7 July 2022
We have looked at the need to ‘understand the signs of the times’ and we have pondered over the words of the Lord Jesus Himself, relating to discipleship and His second coming.
What we have considered are under the ‘umbrella’ of ‘eschatology’ – the study of ‘last things’ – and eschatology is, in one sense, the heart of Christianity.
The Bible is a narrative that has at its beginning in creation and its end in new creation. The Old Testament prophets looked forward to a time when God would rule over all the earth. Jesus came proclaiming the inauguration and presence of the kingdom of God and called His followers to live out the values of that kingdom. The Apostle Paul shared that the resurrection of Jesus was the initiation of the great and final resurrection, and that through the death and resurrection of Jesus, the ‘enslaving powers’ had been defeated. The Apostle John called on the churches in Asia Minor to remain faithful in the face of cultural pressures and outright persecution. The Apostle Peter also did likewise, directed at the dispersed believers who were under intense persecution.
All the Prophets and Apostles were confident that God’s ultimate purposes would be accomplished – every part of the Bible is written with that end in view, that, as Paul would put it, God would be all in all (1 Cor. 15:28).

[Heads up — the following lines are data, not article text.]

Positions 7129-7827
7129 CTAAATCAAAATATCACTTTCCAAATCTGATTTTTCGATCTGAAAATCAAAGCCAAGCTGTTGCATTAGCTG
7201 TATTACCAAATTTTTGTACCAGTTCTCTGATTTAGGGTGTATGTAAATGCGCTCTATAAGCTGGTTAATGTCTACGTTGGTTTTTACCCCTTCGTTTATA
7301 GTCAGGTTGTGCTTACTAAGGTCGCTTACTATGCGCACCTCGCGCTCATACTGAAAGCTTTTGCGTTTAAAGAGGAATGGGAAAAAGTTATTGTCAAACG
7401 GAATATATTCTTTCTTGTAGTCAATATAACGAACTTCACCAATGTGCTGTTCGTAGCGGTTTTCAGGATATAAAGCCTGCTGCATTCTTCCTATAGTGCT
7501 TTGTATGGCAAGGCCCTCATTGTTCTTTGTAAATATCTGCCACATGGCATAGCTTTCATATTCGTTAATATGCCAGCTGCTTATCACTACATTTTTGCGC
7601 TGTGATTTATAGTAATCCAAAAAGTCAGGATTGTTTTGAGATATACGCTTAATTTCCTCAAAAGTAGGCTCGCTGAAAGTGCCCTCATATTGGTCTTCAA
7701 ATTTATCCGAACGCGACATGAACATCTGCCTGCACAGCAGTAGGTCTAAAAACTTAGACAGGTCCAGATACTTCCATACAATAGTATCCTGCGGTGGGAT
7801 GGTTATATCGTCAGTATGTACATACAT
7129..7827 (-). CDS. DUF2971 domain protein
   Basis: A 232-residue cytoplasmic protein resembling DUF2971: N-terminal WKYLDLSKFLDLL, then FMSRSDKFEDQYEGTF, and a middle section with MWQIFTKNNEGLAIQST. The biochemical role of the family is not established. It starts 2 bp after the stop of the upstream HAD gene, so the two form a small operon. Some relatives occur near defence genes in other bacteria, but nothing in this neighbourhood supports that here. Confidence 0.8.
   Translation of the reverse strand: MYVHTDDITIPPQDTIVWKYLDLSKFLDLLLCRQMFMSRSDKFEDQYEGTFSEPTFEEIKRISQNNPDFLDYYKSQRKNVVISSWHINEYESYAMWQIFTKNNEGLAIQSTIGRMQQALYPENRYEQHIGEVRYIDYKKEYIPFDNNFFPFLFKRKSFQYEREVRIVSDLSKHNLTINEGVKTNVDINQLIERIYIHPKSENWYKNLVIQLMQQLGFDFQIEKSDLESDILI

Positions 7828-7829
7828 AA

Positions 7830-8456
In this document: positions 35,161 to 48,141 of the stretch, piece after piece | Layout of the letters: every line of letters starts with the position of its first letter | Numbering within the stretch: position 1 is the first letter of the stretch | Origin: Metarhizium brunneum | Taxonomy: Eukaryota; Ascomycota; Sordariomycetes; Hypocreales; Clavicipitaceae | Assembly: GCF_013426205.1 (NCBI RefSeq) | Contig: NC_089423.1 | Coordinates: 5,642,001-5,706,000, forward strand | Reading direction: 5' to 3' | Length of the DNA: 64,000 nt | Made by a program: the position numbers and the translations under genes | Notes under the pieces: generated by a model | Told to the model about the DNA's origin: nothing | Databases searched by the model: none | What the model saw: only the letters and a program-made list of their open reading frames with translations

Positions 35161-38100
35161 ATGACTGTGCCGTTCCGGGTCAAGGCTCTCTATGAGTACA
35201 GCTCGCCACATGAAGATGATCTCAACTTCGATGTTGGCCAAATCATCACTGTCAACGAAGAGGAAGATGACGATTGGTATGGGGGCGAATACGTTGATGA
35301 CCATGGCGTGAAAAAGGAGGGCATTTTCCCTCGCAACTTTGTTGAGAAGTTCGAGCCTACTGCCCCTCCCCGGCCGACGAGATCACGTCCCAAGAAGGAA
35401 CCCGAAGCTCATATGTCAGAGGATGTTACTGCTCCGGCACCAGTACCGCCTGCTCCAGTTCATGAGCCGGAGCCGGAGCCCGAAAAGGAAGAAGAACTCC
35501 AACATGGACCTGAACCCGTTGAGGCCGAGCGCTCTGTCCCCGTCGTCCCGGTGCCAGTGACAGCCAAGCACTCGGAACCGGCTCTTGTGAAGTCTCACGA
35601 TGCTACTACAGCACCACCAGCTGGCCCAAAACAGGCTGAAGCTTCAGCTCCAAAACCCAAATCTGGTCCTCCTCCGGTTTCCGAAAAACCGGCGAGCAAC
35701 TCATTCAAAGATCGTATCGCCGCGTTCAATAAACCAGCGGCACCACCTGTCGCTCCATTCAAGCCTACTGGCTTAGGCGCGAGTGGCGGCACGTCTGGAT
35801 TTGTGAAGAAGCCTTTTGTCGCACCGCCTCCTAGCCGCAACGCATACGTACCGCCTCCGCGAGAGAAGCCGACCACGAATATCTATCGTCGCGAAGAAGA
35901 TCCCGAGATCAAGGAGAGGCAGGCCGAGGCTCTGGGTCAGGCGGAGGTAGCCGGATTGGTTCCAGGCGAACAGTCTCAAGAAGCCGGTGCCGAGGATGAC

The ethics of the kingdom give believers and the church character and identity. Biblical warnings of God’s judgement provide Christians with a moral vision; the promise of resurrection and new creation provided Christians with hope. Christians have a mission and the Church has a purpose. Our hope is not merely personal but corporate and universal. Christians are people of mission, and that mission is motivated by God’s love and longing for the renewal and reconciliation of His creation to Himself. The church lives in the light of that coming renewal and in hope of the reconciliation of all things to God. By her worship and witness, the church anticipates that renewal and participates in that mission and reconciliation.
In the midst of the chaos and calamities in this world, let us not forget the ‘big picture’ in God’s revelation. History is not going in circles without meaning (this is seen in Ecclesiastes), history is progressing towards an end, in God’s plan and timing, and Christians and the church are ‘part and parcel’ of this plan.